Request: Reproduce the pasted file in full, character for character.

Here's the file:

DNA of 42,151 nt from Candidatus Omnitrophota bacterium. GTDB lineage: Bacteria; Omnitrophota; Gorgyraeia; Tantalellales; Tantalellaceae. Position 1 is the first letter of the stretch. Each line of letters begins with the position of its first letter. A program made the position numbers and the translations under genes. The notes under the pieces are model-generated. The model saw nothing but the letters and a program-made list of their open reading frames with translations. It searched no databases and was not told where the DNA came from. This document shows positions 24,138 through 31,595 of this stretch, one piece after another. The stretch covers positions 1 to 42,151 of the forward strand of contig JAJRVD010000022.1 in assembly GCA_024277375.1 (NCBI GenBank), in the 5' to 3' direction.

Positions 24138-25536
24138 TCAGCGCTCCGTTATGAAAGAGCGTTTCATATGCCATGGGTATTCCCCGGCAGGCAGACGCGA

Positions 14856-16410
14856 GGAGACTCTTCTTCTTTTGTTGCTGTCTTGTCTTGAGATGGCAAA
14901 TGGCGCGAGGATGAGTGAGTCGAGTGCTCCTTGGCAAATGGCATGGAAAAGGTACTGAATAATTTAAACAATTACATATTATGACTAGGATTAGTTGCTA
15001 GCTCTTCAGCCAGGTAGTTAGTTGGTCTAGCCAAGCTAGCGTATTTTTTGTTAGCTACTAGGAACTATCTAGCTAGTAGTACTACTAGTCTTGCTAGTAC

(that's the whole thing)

DNA of 42,151 nt from Candidatus Omnitrophota bacterium. GTDB lineage: Bacteria; Omnitrophota; Gorgyraeia; Tantalellales; Tantalellaceae. Position 1 is the first letter of the stretch. Each line of letters begins with the position of its first letter. A program made the position numbers and the translations under genes. The notes under the pieces are model-generated. The model saw nothing but the letters and a program-made list of their open reading frames with translations. It searched no databases and was not told where the DNA came from. This document shows positions 24,138 through 31,595 of this stretch, one piece after another. The stretch covers positions 1 to 42,151 of the forward strand of contig JAJRVD010000022.1 in assembly GCA_024277375.1 (NCBI GenBank), in the 5' to 3' direction.

Positions 24138-25536
24138 TCAGCGCTCCGTTATGAAAGAGCGTTTCATATGCCATGGGTATTCCCCGGCAGGCAGACGCGA

Positions 14856-16410
14856 GGAGACTCTTCTTCTTTTGTTGCTGTCTTGTCTTGAGATGGCAAA
14901 TGGCGCGAGGATGAGTGAGTCGAGTGCTCCTTGGCAAATGGCATGGAAAAGGTACTGAATAATTTAAACAATTACATATTATGACTAGGATTAGTTGCTA
15001 GCTCTTCAGCCAGGTAGTTAGTTGGTCTAGCCAAGCTAGCGTATTTTTTGTTAGCTACTAGGAACTATCTAGCTAGTAGTACTACTAGTCTTGCTAGTAC